With these words he dismissed the assembly.

Petronius had no sooner finished this agreeable address to the Jews, than an extraordinary accident seemed to indicate the approbation of heaven: for there fell a shower, contrary to all human expecta|tion as the day was clear, the sky serene, and there was not a cloud to be seen. This happened after so long a drought, that they almost despaired of having more rain; and if they rarely saw a flying cloud, it blew over without any effect. This wonderful and seasonable relief, beyond all expectation, was looked upon, by the Jews, as a blessing upon the prayers of Petronius in their behalf. Nor was Petronius less sensible of it himself; as it appeared so convinc|ing an evidence from heaven in favour of the Jews, that it would not bear the least doubt or contra|diction.* He was very minute in his report to the emperor, and laid the necessary points before him, representing the consequences of pursuing such a multitude of resolute people to extremities, and rendering so many thousand men desperate, as no|thing but absolute force would ever compel them to desist: beside, that, in the violent prosecution of them, he would but sink his own revenue, and in|flict a punishment on himself, that would turn to his reproach; and subjoining likewise, that the Jews were a people acceptable to God, who had given them many wonderful tokens of his peculiar favour.

King Agrippa happened to be at Rome at this time, and was insinuating himself daily more and more into the graces of the emperor, to conciliate whose esteem was his whole study and application.* To that end he prepared an entertainment for Caius, which, for variety, curiosity, delicacy, or|der, and expence, exceeded every thing of the kind that went before, not excepting the most sumptu|ous regalia of Caesar himself. Caius was so charm|ed with the magnificence of the treat, and the hearty welcome of the donor, that he determined to enter into a kind of competition, and vie with him in good offices. When his spirits were chear|ed with generous wine, he frankly disclosed his mind in terms to this import: "This is not the first proof, Agrippa, I have had of your friendship and affection. In the days of Tiberius, I had many evidences of it to your hazard, as you have now obliged me to your cost; and to so excessive a de|gree, that you have consulted my honour and plea|sure more than your own convenience.* It would be unworthy of my character to suffer myself to be overcome by benefits. I am therefore resolved to make compensation by the advancement of your station in life, as well as your fortune. Upon this frank and unlimited promise, Caesar imagined that Agrippa would have mentioned commissions, pro|vinces, and ample revenues. But Agrippa, having pre-determined the subject of his boon, suspended the declaration of it till he could introduce it with a better grace, and contented himself with this an|swer:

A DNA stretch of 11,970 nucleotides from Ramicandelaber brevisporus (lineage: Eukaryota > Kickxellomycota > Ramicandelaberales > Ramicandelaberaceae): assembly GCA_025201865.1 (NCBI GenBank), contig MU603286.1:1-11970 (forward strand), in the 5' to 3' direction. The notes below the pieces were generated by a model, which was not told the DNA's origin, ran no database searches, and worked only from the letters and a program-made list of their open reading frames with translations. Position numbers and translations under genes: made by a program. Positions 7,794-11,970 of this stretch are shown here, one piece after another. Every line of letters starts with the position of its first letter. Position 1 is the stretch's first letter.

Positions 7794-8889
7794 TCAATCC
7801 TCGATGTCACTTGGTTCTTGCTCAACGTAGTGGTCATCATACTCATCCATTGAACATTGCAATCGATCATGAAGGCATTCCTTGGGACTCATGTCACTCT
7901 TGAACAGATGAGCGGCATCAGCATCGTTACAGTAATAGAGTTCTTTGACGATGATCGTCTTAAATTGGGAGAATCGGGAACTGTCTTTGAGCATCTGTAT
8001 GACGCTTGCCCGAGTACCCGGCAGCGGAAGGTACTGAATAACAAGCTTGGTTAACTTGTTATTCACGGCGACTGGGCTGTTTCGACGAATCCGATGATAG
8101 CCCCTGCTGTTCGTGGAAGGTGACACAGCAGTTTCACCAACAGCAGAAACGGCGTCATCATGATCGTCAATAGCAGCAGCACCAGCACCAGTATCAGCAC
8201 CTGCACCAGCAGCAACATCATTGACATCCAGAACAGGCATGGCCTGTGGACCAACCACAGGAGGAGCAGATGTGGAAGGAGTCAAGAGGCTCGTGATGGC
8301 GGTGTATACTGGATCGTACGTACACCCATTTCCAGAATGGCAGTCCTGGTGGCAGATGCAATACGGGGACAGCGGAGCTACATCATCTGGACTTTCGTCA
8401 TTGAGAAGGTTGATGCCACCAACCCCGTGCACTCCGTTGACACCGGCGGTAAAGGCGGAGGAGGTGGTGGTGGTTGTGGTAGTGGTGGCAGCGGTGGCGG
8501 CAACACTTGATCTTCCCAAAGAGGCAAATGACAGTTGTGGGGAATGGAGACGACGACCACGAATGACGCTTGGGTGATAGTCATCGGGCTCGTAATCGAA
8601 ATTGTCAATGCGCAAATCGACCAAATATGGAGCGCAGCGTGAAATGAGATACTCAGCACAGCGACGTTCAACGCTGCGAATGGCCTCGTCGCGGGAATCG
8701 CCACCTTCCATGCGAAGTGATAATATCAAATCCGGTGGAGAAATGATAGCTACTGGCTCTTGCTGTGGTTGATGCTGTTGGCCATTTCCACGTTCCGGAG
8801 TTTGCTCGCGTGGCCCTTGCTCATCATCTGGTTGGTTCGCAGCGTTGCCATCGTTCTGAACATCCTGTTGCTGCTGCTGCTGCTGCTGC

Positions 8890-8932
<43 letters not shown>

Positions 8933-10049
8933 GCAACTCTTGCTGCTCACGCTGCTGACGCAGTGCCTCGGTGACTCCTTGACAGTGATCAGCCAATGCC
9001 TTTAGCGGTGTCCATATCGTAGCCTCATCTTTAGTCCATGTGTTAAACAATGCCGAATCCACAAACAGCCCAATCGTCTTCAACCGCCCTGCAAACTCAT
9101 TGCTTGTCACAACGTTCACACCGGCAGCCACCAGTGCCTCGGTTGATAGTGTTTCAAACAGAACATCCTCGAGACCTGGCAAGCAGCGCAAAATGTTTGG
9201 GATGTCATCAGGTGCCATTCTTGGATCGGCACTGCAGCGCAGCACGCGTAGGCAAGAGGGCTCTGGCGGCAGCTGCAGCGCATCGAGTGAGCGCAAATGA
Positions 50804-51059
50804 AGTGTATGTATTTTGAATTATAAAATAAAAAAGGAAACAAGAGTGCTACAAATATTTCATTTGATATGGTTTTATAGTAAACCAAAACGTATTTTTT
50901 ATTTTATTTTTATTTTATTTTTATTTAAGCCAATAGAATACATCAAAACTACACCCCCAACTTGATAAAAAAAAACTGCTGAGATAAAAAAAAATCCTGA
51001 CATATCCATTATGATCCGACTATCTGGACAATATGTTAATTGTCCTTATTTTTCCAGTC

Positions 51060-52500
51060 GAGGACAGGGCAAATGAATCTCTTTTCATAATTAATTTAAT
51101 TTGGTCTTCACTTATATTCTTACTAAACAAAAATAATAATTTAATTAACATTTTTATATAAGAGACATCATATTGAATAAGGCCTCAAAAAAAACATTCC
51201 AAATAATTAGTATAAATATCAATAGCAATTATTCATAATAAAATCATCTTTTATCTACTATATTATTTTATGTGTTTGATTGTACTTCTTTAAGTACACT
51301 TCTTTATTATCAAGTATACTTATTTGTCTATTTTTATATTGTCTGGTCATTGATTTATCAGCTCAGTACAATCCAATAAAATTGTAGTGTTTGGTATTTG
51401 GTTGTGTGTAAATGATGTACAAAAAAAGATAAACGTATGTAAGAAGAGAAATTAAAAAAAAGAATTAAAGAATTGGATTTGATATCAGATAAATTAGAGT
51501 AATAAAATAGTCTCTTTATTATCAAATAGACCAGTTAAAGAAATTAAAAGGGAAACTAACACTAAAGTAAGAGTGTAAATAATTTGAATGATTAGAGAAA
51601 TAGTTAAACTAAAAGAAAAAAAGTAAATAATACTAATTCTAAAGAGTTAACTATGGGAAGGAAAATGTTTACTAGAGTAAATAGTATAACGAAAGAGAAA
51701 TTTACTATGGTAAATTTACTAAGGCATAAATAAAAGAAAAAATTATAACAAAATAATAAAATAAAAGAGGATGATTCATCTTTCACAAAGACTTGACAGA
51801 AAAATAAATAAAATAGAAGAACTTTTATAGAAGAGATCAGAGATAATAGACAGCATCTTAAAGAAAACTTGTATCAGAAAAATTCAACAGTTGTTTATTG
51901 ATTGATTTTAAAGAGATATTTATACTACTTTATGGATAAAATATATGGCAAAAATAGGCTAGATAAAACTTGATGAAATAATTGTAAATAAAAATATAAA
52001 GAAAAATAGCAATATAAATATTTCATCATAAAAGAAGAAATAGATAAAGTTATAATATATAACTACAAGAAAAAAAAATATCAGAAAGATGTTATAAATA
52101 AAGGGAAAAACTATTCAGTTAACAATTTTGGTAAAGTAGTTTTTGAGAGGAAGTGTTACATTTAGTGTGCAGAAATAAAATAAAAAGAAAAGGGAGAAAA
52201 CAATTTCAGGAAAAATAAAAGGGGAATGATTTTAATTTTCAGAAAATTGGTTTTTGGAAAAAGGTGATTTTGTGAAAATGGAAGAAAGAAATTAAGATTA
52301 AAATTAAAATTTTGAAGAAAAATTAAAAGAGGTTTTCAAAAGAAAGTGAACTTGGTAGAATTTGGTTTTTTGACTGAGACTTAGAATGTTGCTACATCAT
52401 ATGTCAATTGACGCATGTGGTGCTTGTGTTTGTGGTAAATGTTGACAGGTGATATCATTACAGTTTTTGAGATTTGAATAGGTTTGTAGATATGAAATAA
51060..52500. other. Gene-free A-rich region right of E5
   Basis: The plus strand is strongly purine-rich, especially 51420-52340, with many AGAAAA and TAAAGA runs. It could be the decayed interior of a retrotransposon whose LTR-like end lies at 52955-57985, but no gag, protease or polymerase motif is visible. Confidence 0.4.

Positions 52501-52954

As I had no private views, Sire, in the lit|tle services I did you in the time of Tiberius, so I propose nothing more to myself at present, than the honour and happiness of your favour and protection. You have done more for me al|ready than I could reasonably expect; and though I am persuaded you have greater things in your power, permit me to make this profession with grateful acknowledgements for what I have re|ceived, that I neither deserve nor seek for any thing farther.

Caius was so amazed at the modesty of Agrippa,* that he urged him to prefer his request, assuring him that nothing should be denied him. Agrippa then thus addressed him:

Since, Sire, you are so generous as to lay this kind command upon me, I shall presume to offer you one request. It will be neither riches, nor honours; for, through your bounty, I enjoy a plenitude of these. The grant of my request will recommend you to the favour both of God and man; and it will redound to my immortal fame, if I can obtain this conces|sion, after so many others to crown all the rest.* My desire is that you will be pleased to revoke your order to Petronius for setting up your sta|tue in the temple of the Jews.